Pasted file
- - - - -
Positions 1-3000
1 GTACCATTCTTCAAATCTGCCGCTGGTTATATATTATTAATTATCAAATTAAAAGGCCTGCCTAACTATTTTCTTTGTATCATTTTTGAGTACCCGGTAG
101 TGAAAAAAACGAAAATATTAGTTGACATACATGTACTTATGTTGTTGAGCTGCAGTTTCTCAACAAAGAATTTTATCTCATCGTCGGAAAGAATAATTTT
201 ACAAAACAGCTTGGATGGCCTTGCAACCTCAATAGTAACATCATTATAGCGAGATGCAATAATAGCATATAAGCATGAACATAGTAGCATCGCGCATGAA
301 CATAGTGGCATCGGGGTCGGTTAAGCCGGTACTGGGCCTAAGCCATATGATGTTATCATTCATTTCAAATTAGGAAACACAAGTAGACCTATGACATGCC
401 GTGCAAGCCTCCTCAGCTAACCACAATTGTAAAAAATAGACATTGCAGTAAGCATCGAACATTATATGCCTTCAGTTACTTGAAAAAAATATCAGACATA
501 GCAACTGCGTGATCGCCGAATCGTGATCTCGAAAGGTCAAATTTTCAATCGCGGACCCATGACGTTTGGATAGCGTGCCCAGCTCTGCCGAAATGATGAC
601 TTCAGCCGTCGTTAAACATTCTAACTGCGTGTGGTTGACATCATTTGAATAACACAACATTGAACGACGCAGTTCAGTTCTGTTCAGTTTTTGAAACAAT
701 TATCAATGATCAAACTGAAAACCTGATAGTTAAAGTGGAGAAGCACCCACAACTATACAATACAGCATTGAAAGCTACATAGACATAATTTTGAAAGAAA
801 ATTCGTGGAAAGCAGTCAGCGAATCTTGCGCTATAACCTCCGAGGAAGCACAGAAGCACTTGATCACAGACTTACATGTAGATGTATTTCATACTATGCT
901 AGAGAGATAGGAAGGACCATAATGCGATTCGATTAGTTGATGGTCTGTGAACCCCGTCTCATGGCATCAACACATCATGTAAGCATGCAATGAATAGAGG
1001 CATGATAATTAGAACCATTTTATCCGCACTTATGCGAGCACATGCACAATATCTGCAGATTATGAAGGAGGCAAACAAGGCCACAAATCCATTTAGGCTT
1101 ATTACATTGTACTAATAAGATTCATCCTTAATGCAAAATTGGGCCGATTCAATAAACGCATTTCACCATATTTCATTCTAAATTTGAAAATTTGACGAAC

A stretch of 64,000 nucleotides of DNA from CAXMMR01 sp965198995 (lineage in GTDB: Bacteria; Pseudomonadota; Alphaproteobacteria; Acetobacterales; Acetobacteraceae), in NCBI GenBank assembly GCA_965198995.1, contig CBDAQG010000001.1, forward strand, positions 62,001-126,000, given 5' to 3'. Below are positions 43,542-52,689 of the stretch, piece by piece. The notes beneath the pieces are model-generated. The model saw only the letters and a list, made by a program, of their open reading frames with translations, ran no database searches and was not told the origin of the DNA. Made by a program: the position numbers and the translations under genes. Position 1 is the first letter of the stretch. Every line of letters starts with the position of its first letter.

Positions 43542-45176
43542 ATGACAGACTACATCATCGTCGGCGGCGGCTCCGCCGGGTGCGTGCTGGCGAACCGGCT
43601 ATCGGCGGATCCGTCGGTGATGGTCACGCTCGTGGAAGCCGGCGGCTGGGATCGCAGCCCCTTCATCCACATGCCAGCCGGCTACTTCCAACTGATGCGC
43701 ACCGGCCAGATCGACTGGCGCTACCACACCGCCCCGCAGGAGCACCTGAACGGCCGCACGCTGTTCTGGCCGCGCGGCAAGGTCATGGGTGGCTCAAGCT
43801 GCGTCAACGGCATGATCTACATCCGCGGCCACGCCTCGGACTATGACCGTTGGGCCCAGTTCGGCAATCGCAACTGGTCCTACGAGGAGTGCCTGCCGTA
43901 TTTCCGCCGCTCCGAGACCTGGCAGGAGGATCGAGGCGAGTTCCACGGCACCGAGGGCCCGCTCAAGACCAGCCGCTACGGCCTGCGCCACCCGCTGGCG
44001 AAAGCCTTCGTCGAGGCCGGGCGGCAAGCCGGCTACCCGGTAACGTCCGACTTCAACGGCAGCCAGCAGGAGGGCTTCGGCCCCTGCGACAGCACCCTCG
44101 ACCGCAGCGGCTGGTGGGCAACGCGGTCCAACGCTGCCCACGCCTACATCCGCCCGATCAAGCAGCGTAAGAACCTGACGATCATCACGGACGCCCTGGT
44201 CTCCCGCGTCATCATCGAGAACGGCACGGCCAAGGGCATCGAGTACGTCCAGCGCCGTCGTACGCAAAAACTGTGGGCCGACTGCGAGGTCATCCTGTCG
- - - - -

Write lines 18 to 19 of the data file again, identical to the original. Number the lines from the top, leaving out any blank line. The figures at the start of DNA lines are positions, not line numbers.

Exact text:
43701 ACCGGCCAGATCGACTGGCGCTACCACACCGCCCCGCAGGAGCACCTGAACGGCCGCACGCTGTTCTGGCCGCGCGGCAAGGTCATGGGTGGCTCAAGCT
43801 GCGTCAACGGCATGATCTACATCCGCGGCCACGCCTCGGACTATGACCGTTGGGCCCAGTTCGGCAATCGCAACTGGTCCTACGAGGAGTGCCTGCCGTA